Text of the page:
Hours after the CID team returned, on 30th April 1908, the duo hid behind the trees ready to bomb Kingsford’s carriage. It was night time and visibility was poor. Unfortunately, on that eventful day, a similar looking carriage with wife and daughter of Pringle Kennedy, a pleader at Bar Association was passing by the same route. In a case of mistaken identity, the duo hurled bombs at the carriage and the ladies succumbed to the violent explosion. Soon the law enforcement agencies intensified the vigilance on the passengers in the trains and adjoining bus stations. Khudiram didn’t board a train and decided to walk 25 miles through the night and reached a station named Waini. Exhausted and wounded with no footwear, he asks for water from a local tea stall and his condition made two constables suspicious. He was confronted and a loaded pistol fell out of his bag which sealed his fate. He was arrested and brought to Muzaffarpur station the following day. Even the then English Daily Statesmen praised the boy’s courage in the face of arrest and prosecution as the paper said,
“The Railway station was crowded to see the boy. A mere boy of 18 or 19 years old, who looked quite determined. He came out of a first-class compartment and walked all the way to the phaeton, kept for him outside, like a cheerful boy who knows no anxiety…..on taking his seat the boy lustily cried ‘Vandemataram’ ”
On 13th June, 1908, the Sessions Court awarded death sentence to young Khudiram. Khudiram was initially very reluctant to appeal in the High Court. He valiantly said, “My death will inspire many more to join the freedom struggle and send these oppressors back to their home”. What makes Khudiram’s bravery out-of-the world is that he smiled at his death despite being so young. As the judge was pronouncing his death sentence, Khudiram was smiling which gave an impression to the judge that he might not have understood the judgement that was read out in English. On being asked the same, Khudiram cheekily replied that he not only understood the judgement in entirety but was ready to teach the judge the art of bomb-making if given the time. He eventually appealed in the High Court which upheld the judgement of the sessions court.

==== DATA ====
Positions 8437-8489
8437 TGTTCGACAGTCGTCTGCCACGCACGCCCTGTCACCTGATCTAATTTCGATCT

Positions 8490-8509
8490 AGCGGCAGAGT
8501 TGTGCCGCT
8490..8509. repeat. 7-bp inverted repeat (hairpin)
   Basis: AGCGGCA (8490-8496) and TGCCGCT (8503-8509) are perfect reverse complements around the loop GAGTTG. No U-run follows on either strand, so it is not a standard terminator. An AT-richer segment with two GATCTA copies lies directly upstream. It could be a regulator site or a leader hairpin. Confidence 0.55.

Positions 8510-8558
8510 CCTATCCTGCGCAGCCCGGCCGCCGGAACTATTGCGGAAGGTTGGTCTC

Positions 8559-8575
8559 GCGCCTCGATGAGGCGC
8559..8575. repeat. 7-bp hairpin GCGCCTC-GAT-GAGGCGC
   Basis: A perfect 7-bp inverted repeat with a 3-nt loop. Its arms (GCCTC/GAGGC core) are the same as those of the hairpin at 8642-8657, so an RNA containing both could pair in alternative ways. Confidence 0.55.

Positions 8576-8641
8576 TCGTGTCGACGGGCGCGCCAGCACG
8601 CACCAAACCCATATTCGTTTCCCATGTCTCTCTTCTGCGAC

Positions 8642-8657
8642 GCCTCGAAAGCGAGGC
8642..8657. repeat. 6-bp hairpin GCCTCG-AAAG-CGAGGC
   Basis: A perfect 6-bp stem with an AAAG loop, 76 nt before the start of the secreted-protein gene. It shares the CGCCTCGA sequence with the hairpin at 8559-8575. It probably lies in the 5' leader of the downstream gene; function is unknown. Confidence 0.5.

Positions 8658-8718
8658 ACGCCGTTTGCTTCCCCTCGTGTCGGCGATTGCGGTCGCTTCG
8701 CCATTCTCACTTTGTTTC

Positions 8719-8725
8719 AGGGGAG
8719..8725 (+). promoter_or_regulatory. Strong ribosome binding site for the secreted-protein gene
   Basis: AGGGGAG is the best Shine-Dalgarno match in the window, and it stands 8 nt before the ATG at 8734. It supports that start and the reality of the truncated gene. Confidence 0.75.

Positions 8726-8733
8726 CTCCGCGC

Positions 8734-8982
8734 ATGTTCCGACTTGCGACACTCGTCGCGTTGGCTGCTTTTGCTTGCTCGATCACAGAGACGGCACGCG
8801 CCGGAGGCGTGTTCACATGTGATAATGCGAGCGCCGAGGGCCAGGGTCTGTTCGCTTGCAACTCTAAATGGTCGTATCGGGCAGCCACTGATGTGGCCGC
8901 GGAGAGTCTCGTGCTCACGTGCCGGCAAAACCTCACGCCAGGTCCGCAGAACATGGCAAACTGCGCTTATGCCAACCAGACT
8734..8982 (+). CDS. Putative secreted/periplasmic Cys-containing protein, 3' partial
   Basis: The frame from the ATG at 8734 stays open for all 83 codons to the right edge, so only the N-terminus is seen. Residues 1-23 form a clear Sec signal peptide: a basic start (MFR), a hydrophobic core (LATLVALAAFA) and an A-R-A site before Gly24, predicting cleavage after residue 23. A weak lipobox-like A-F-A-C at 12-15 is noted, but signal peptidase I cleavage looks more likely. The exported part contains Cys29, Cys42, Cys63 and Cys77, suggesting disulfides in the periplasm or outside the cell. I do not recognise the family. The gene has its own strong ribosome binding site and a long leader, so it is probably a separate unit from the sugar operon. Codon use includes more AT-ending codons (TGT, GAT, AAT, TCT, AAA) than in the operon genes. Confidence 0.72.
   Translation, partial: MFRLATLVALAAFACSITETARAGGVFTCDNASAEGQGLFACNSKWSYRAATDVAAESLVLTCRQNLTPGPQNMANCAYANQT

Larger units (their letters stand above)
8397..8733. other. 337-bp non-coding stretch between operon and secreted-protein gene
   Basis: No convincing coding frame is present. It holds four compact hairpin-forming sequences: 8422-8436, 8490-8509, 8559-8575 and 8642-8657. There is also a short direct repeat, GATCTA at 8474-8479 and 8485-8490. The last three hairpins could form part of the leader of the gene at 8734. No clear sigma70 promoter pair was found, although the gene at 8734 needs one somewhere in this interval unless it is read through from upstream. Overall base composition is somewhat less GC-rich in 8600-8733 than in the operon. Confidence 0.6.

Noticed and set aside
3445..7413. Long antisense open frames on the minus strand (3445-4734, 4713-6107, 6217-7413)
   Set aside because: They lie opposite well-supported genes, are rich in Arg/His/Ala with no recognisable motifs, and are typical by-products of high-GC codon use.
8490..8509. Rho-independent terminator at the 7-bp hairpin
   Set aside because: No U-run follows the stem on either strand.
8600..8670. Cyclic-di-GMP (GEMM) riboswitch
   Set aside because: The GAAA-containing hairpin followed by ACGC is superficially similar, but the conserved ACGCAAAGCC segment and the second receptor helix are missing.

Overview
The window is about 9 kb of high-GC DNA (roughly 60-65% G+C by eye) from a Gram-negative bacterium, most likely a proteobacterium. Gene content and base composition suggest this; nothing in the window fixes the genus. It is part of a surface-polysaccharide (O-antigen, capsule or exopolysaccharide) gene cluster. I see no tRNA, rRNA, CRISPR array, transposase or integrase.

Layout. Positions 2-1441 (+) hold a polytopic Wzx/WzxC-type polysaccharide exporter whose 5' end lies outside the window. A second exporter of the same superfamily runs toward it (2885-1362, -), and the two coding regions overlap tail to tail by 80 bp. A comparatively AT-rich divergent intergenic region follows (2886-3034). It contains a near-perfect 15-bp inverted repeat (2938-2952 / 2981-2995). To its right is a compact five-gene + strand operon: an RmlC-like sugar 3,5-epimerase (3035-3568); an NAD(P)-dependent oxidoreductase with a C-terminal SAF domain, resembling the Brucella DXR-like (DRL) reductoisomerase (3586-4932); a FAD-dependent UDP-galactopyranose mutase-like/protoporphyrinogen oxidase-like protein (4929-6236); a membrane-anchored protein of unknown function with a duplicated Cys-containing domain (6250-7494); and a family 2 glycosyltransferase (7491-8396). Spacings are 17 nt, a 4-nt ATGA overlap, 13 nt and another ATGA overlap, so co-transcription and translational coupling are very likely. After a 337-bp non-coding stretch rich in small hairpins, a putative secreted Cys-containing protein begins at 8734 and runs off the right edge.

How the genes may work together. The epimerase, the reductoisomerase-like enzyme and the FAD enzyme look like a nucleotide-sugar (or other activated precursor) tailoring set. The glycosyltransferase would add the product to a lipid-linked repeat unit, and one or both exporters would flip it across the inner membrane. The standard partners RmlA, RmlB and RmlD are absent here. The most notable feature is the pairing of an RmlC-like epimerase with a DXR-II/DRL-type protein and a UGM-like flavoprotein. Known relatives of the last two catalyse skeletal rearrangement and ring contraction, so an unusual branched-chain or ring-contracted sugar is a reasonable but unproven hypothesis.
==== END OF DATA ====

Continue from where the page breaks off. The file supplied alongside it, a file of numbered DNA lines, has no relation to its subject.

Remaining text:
On 11th August 1908, Khudiram was hanged till death. It is said that he walked up to the gallows confidently with his head held high and proud smile much to the surprise of British officials and shouted Vandemataram before he was martyred. His funeral procession went through Kolkata and was full of people offering flowers to his body. Maybe he lost his life at a very young age but his indomitable spirit will continue to reside amongst us and inspire us to dedicate our lives to the service of our motherland. Let us end the article with a poem in the memory of the Braveheart.
A young lad, at the cusp of adulthood,
With a smile on his face, on the gallows he stood.
Dream of freedom was shining bright in his eyes,
As he said, “My death will inspire more countrymen to rise,
against the foreign brutal rulers plundering our country,
till our mother is freed of the shackles of slavery”
He smiled as he looked at death in the eyes,
Knowing well that death is birth in disguise.
A fighter’s death would inspire birth of many more,
Who would fight and kill with a deafening roar,
On and on till the Brits retreat
And of the bondage our mother is freed.
One of the youngest freedom fighters to make the supreme sacrifice,
Yet in our country his valor and martyrdom are little recognized.
Khudiram Bose, embed the name in your mind,
In every breath of freedom that we take, he resides.
Remember his life, his grit and unflinching courage,
Not to forget that their drops of blood shattered the slavery’s cage
As the hangman pulled the lever with a thud,
A brave fighter’s life got nipped in the bud.
But let us not forget his indomitable spirit and bravery,
His memories are worth cherishing for eternity.
About the writer
Saurajit has always enjoyed penning down his views and thoughts on topics that appeal to his heart and has posted several short stories and poems on various online reading portals over time to express his thoughts to a larger audience. Occasionally, he also publishes stories and poems on his own blog on blogger.
You can reach out to Saurajit on Linkedin: linkedin.com/in/saurajit-sinha-6860641a2
You can read more of his work on: https://saurajitsinha.blogspot.com/